Memo From the Grammar Police to California Department of Justice Lawyers
On January 7, 2013 the Brown administration filed a document with a panel of three federal judges asking them to release the state from it’s obligation to lower the population at the Golden State’s 33 prisons to 110,000 inmates – 137.5 percent of design capacity.
(There’s a little under 120,000 inmates at the moment, which is down 43,000 from the peak of overcrowding several years ago.)
This important document and its submission to the panel of judges was the subject of a press conference by the Democratic governor. Excerpts from it appeared in numerous media outlets.
Among the most popular quotes is the third sentence in the first paragraph of the introduction to the “Memorandum of Points and Authorities” found on Page One of the state’s filing.
The sentence reads:
“In the years since the court issued the current population cap order, the state has dramatically reduced the prison population, significantly increased capacity through construction and implemented a myriad of improvements that transformed the medical and mental health care system.” (Emphasis added.)
Myriad is both a noun and an adjective. As a noun, it is defined as “a very great or indefinitely great number of persons or things; innumerable.”
As an adjective, “countless or extremely great in number.”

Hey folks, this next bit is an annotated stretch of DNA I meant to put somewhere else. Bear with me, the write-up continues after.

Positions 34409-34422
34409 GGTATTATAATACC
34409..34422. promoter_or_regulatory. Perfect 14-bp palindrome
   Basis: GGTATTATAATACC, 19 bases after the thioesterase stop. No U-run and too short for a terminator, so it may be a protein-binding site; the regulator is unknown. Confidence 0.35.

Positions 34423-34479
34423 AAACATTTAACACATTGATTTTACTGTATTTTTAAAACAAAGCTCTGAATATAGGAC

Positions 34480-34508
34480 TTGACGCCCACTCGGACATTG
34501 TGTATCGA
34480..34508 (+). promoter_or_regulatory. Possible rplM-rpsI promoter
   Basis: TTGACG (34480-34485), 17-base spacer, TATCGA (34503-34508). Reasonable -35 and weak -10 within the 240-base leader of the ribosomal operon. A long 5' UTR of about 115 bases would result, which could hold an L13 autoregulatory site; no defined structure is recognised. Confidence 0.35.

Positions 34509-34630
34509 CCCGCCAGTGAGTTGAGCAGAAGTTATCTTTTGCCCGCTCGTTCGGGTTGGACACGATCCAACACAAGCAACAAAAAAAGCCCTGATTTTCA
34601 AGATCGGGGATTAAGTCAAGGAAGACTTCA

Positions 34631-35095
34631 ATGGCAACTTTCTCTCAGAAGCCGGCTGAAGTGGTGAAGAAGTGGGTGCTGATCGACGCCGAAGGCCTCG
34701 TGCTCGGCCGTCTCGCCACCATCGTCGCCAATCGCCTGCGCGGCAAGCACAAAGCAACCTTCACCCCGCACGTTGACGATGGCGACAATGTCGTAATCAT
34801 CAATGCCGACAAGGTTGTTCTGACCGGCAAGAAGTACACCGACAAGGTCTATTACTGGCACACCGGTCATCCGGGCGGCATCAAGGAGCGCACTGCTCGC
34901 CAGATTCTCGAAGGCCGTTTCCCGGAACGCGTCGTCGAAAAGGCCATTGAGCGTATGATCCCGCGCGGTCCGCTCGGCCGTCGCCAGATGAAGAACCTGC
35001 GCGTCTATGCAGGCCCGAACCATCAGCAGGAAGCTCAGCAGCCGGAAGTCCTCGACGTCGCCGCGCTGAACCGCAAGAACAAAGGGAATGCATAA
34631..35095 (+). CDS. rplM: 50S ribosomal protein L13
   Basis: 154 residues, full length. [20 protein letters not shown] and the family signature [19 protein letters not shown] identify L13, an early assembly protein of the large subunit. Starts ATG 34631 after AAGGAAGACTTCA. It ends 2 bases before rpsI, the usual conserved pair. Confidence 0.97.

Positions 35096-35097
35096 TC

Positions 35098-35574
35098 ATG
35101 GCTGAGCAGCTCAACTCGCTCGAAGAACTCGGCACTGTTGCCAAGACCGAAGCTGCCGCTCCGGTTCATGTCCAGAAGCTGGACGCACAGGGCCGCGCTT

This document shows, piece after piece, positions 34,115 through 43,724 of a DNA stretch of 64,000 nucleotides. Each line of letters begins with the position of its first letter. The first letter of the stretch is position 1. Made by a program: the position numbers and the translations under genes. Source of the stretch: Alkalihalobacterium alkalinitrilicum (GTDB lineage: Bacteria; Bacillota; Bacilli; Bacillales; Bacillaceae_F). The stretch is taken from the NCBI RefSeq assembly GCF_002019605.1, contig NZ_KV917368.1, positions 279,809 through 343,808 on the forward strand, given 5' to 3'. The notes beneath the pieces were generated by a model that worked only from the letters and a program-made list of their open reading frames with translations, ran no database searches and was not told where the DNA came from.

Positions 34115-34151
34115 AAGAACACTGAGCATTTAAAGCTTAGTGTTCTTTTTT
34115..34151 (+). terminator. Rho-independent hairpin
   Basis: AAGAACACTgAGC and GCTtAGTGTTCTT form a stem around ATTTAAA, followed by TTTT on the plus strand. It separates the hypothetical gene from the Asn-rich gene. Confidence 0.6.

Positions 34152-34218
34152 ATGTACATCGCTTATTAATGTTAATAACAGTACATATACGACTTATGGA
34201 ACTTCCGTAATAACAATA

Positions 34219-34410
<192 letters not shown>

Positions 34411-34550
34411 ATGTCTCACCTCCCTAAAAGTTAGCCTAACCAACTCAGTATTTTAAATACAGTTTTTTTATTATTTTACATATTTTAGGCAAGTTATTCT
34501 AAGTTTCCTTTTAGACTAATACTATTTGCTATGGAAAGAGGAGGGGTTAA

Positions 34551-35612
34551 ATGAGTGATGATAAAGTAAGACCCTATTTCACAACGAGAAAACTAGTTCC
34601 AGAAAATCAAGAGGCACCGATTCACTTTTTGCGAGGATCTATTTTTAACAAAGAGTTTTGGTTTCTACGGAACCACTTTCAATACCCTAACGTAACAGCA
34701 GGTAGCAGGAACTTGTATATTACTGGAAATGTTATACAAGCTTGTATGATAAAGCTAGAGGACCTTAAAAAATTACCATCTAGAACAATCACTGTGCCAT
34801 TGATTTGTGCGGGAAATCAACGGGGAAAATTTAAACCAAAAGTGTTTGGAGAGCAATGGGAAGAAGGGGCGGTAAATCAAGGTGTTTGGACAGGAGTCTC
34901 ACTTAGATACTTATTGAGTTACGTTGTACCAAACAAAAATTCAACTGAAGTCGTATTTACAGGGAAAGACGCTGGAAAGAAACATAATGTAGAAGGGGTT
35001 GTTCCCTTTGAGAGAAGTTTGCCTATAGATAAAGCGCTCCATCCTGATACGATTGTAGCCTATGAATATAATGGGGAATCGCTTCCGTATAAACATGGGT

To illustrate this verbal duality, consider Samuel Taylor Coleridge’s “myriad myriads of lives.”
Use of myriad as a noun was more common in the past. “Myriad” the Noun predates “Myriad” the Adjective, several sources say.
Today, the word is more commonly used – or at least intended by its users — as an adjective.
In this instance, if the Department of Justice lawyers are harkening back to their love of the works of John Milton and Henry Thoreau, two “Myriad” the Noun devotees, then all is copacetic.
If, however, the writers are following common practice, as the sentence structure suggests, neither the “a” before nor the “of” after is needed.
“Myriad improvements” suffices.
As former state Sen. Quentin Kopp, a San Francisco independent, is fond of saying:
” You’re advised accordingly.”
Adds Paul Newman as Butch Cassidy:
“Secretly you wanted to know.”
- Capitol Cliches (16)
- Conversational Currency (3)
- Great Moments in Capitol History (4)
- News (1,288)
- Opinionation (36)
- Overheard (246)
- Today's Latin Lesson (45)
- Restaurant Raconteur (21)
- Spotlight (110)
- Trip to Tokyo (8)
- Venting (184)
- Warren Buffett (43)
- Welcome (1)
- Words That Aren't Heard in Committee Enough (11)